On 5/27/11 10:33 AM, John F. Sowa wrote:
> On 5/27/2011 7:49 AM, Kingsley Idehen wrote:
>> I wouldn't consider what we do in Virtuoso (which by the way
>> is built by a team of developers with strong LISP backgrounds
>> amongst other things) as being trivial. We are able to make scalable
>> Linked Data views over relational data sources on the fly etc.. We have
>> a hybrid data server (which combines conventional database management
>> and middleware functionality).
>> Virtuoso came to be in 1998.
> I apologize for using the word 'trivial'.
> But your example proves my point: (a) the team had a strong background
> in LISP and AI technology, (b) you started in 1998 when the SW was in
> its infancy, so you used pre-SW technology, and (c) you did what the
> SW gang should have done: integrate the SW ideas with mainstream IT. (01)
This is why I understand and totally appreciate where you're coming from. (03)
>> Please do understand that when it comes to DBMS and Middleware matters I
>> don't take my cues from TimBL or the W3C, I just don't. I come from a
>> different place re. data virtualization, access, integration, and
> That's fine. I wasn't criticizing your work. I was complaining about
> the failure of the SW to do the kind of integration that you have been
Okay, I work with W3C (as a member) and TimBL (various endeavors re.
Linked Data and Linked Open Data Cloud), but this is all driven by
trying to steer them closer towards more inclusive and appreciative
approaches re. what already exists in the broader tech continuum into
which their innovations (rather than inventions) operate. (04)
>> BTW - we have a declarative meta schema language, and the only value
>> that R2RML offers to us is the ability to import and export declarations
>> of Linked Data Views that's portable with other systems to do similar.
> Again, you're confirming my point. If the SW had adopted LISP as the
> base notation, you wouldn't even need those conversion tools. (05)
LISP too is a silo of the language variety i.e., syntax. Thus, it really
comes down to what you've pushed for a while i.e., base the conceptual
scheme on logic rather than syntax :-) (06)
What I think mankind is struggling to understand with computers is this:
fix what we couldn't achieve, efficiently, prior to their creation. (07)
There are cultural reasons for different languages, and natural human
limitations with regards to scalable translation of different languages
as encountered. Computers don't have this problem if we take the logic
based conceptual schema approach for integration. (08)
> The reason why I like JSON is that it's just LISP with brackets and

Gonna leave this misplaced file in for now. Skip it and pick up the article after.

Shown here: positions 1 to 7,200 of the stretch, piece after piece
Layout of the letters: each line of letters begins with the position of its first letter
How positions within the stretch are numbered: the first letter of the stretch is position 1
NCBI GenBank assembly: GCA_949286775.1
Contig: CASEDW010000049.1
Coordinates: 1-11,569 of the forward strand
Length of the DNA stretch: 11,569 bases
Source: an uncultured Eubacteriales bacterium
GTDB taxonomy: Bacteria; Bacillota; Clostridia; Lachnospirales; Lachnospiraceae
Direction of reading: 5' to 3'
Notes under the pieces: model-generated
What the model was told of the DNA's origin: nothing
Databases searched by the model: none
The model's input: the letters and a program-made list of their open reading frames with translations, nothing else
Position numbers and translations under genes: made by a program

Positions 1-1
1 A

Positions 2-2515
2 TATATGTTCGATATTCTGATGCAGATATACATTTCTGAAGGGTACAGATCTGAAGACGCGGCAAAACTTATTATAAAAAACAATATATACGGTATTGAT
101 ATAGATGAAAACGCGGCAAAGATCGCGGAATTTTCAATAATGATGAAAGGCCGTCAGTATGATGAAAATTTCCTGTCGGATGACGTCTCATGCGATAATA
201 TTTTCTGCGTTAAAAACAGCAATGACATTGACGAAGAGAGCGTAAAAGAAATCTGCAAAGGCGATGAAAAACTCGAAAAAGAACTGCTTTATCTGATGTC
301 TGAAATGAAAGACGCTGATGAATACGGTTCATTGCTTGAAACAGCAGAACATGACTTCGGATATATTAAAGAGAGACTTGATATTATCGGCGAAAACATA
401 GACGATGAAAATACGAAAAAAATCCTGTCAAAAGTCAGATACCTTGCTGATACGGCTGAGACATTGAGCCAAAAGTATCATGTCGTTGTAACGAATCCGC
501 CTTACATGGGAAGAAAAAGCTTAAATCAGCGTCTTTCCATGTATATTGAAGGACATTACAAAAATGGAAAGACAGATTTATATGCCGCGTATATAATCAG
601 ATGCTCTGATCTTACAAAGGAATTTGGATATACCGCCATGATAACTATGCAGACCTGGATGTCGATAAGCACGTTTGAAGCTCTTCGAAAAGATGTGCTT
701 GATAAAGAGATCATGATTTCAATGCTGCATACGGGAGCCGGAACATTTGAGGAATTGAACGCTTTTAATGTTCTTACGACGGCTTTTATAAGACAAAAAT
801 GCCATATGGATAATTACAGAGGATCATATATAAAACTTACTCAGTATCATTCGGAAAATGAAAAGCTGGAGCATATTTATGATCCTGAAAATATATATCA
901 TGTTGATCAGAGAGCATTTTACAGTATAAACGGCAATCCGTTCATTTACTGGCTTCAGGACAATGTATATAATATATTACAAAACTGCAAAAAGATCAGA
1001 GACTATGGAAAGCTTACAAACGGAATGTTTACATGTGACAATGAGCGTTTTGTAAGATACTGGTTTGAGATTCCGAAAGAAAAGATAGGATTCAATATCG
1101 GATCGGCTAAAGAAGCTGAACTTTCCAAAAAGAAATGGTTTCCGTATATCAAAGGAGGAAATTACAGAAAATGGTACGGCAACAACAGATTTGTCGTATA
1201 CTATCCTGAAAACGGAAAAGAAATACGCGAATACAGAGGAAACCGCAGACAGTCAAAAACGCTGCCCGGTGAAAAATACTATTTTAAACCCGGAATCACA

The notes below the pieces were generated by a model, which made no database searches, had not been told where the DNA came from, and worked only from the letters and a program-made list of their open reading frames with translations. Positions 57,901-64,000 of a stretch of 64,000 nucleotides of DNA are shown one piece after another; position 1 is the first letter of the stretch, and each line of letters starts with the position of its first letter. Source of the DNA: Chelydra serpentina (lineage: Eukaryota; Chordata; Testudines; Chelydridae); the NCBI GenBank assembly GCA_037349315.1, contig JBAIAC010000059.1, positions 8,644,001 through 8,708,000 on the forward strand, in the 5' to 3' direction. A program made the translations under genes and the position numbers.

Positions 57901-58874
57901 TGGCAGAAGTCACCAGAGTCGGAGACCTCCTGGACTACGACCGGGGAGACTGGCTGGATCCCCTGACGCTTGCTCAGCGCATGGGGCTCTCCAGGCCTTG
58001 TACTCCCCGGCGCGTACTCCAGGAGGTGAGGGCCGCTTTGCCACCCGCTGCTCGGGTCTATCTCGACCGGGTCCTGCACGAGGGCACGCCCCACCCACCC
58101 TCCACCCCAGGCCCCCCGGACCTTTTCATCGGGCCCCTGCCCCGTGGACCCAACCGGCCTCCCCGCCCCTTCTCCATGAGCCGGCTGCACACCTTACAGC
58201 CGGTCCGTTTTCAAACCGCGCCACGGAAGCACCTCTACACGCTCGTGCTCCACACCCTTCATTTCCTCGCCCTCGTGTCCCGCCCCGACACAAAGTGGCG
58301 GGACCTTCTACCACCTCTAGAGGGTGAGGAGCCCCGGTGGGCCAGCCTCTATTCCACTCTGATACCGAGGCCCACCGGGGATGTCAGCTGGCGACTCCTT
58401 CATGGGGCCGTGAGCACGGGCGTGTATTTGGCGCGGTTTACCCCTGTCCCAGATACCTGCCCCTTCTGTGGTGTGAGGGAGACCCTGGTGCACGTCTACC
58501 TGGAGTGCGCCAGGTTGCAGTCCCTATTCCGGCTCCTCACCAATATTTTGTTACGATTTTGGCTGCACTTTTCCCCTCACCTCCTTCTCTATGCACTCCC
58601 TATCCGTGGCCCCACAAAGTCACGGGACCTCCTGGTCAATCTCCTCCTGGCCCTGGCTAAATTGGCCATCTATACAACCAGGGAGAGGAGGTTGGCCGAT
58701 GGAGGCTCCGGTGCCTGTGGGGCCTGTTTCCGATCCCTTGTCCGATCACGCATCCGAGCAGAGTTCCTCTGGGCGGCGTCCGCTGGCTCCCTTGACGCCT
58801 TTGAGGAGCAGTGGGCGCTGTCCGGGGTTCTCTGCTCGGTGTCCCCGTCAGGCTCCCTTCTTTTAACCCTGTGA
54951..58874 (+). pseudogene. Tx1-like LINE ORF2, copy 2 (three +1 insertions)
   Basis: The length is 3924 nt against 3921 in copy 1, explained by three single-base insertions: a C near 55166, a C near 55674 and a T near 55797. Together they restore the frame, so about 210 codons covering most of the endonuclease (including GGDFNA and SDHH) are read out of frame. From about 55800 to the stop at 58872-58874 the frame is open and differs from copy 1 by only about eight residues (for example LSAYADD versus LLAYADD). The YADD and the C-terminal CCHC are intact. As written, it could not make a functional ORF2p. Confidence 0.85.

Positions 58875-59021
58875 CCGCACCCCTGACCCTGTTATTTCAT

> braces to clarify the levels of nesting. (09)
I tend not to care much about syntax, I just want the conceptual (logic
based schema) underpinnings to be in place etc..
>>> That is the best of both worlds -- and they implemented it in 1994.
>> Hmm. It was just OK
> Of course. It was a prototype implemented for a PhD dissertation.
> But it demonstrated (a) a physical representation that supported
> *both* relational (SQL) and path-based queries, and (b) algorithms
> that were *more* efficient than tables for the relational view
> and *more* efficient than triple stores for path-based views.
> The importance of separating the logical views from the physical
> layout had been recognized in the 1970s. In the 1990s, there was
> no excuse for not supporting both relational and path-based views
> on an equal basis.
> Even today, there are a lot more programmers in the world who
> know SQL than SPARQL or any other SW technology. (010)
I've had my team work on a simple DBMS explorer that demonstrates how
references types that resolve can work inside an RDBMS which showcasing
LInked Data at local DBMS scale. With this in place it becomes much
easier to demonstrate how URIs decouple this old pattern for use at
InterWeb scale. (012)
It am testing it now, and will post links to the explorer that includes
source code etc.. All you do is open up your browser, and via power of
CORS, HTML5, WebDB, and ODBC or XMLA, you can see why this whole Linked
Data story is about Relational Databases that may or may not support
reference values (URIs). This tool also make its easier to demonstrate
how a conventional RDBMS can easily get challenged modulo optimizer
tweaks for handling Relational Property Graph style navigation etc.. (013)
I think our only difference boils down to whether the W3C and the
Semantic Web project will learn from past mistakes, as I've said
repeatedly, I am cautiously optimistic that changes are coming :-) (014)
>>> ... it's been 17 years since that publication in 1994, and the W3C
>>> still hasn't got the message.
>> Sorta, I still have my fingers crossed re. their ability to learn
>> from mistakes made in the past.
> Again, I emphasize that the W3C is a committee that makes technical
> decisions by voting. Committees are very good at finding faults and
> cleaning up de facto standards. But they are terrible in creating
> totally new (or as they say "proactive") standards.
> I expect real innovation to come from individuals (e.g. Perl or PHP),
> small, innovative companies (e.g., small businesses, such as Google
> used to be), or influential innovators in big businesses (e.g.,
> Steve Jobs).
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